For over three decades, beginning during prohibition, the nation’s FBI chief, J. Edgar Hoover, had maintained that there was no such thing as a Mafia or any other nationwide criminal organization. It is said that the Mafia pranced up and bit the old bulldog on the paw the morning of November 16th, 1957, when newspapers carried the story of the so‑called Apalachin Affair, wherein Mafia leaders from around the world gathered in New York the day before at the secluded home of Joseph Barbara Sr., known to locals and the FBI as a wealthy, but otherwise unremarkable distributor of soft drinks, principally Canada Dry.

Until this episode, the series had only begun to annoy ordinary Italian-American viewers, but now it was becoming quite personal with all the wrong people. After this episode aired, the threats began. Some were made against the studio, others leveled directly against Desi Arnaz, threatening to “blow his brains out if he didn’t get them off the show.”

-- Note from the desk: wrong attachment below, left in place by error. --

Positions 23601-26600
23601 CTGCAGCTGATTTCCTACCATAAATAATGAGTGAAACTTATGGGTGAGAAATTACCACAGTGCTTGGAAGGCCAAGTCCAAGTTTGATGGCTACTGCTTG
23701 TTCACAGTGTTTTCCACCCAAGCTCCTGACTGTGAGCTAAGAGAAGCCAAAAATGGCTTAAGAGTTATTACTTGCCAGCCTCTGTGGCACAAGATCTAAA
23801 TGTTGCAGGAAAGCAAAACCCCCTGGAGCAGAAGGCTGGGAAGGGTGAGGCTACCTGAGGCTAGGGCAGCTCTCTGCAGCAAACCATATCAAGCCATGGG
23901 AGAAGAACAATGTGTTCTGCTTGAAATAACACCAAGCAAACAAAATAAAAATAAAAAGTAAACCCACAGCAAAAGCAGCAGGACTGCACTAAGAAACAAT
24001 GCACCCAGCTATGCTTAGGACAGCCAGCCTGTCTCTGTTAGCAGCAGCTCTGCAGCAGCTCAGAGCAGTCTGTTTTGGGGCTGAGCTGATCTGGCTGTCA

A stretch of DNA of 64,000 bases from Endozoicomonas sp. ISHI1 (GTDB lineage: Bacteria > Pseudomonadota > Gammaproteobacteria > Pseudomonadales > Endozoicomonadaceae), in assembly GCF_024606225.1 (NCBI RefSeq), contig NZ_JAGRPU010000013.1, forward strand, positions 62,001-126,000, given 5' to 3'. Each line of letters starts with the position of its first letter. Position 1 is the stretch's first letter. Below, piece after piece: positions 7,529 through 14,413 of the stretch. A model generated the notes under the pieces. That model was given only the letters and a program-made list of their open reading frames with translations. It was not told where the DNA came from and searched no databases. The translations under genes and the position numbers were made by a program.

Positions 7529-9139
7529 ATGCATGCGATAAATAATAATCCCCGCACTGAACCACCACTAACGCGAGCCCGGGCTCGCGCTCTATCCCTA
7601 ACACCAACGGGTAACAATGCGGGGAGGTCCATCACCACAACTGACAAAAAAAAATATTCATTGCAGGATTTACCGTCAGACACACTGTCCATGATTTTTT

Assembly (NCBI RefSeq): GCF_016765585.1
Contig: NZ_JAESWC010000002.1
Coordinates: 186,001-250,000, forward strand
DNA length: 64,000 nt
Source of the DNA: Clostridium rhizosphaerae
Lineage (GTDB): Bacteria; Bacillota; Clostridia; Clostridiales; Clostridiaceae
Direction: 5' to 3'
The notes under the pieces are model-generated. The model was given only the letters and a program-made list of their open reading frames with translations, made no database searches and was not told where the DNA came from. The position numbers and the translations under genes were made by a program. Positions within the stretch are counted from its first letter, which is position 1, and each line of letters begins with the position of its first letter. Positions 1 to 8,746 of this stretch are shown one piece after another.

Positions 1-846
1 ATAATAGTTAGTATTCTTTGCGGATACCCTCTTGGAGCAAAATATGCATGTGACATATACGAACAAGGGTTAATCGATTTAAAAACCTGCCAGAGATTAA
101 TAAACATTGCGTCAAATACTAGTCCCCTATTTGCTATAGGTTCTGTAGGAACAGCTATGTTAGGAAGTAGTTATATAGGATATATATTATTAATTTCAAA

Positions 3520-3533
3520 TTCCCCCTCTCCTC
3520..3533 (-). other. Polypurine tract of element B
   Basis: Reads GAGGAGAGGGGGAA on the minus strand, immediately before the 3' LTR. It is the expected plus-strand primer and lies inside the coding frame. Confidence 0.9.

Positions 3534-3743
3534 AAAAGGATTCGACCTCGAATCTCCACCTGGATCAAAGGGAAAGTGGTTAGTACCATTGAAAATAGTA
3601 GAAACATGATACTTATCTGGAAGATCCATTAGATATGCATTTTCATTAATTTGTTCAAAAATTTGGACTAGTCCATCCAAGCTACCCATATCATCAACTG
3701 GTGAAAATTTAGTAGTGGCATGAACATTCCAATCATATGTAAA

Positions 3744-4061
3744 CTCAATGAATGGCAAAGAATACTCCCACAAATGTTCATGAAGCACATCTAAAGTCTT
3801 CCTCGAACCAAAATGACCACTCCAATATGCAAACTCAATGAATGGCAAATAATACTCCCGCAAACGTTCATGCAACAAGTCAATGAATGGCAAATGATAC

Wisely, Arnaz made it a matter of policy to leave the Mafia alone after this installment, and with over 100 programs yet to be filmed, it was never approached again. Not only were writers instructed to forget the name, but everything that might be even remotely associated with the Mafia. The Sicilian word omerta is never uttered again and there would be no more so‑called ritual murders of any kind like the meat locker affair, most other variations on the theme too grisly for television in any case. Even the dum‑dum bullet, once favored by Mafia assassins because of the damage it inflicted and only mentioned once in the Desilu Playhouse, was no longer of any utility for television gangsters. And The Noise Of Death would not be shown on the network again.

But Chicago is as far from Lake Michigan as Italian gangsters are from the Mafia. That one could insult the bride without incurring the wrath of the groom was an oddly naive notion for television’s leading producer.